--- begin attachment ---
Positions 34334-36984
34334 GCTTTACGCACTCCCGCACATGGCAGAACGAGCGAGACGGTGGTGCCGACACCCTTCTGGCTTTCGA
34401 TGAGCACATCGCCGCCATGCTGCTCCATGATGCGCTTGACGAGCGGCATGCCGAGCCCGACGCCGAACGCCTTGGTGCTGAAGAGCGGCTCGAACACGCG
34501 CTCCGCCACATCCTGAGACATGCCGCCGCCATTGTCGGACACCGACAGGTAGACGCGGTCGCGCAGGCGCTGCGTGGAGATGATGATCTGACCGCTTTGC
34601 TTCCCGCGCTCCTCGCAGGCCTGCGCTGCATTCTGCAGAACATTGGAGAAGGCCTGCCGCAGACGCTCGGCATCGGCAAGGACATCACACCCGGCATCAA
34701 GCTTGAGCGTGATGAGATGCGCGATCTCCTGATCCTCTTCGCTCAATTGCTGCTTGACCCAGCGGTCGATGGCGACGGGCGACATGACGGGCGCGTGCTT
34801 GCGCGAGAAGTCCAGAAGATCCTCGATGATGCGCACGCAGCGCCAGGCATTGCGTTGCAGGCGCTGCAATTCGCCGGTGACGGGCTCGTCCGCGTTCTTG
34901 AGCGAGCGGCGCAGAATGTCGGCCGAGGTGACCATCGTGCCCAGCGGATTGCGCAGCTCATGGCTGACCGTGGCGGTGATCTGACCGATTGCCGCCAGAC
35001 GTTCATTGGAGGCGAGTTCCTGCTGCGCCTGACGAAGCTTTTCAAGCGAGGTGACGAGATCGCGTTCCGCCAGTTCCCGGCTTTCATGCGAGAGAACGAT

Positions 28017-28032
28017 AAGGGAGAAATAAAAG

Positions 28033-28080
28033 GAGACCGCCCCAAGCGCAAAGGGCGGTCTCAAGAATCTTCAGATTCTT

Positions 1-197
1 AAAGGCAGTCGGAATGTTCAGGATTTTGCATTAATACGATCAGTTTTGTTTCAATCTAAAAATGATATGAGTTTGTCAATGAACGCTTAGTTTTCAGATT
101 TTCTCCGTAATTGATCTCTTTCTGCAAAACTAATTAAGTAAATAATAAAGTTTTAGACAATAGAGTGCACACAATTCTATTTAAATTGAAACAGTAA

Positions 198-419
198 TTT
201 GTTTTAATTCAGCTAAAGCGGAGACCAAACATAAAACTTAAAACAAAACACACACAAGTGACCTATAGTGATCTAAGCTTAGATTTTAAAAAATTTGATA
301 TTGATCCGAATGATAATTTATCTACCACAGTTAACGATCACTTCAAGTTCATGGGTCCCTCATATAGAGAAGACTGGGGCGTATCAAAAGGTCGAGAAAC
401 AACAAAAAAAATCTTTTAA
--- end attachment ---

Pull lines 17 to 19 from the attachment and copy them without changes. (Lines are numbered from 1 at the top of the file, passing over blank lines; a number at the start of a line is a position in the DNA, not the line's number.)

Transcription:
Positions 198-419
198 TTT
201 GTTTTAATTCAGCTAAAGCGGAGACCAAACATAAAACTTAAAACAAAACACACACAAGTGACCTATAGTGATCTAAGCTTAGATTTTAAAAAATTTGATA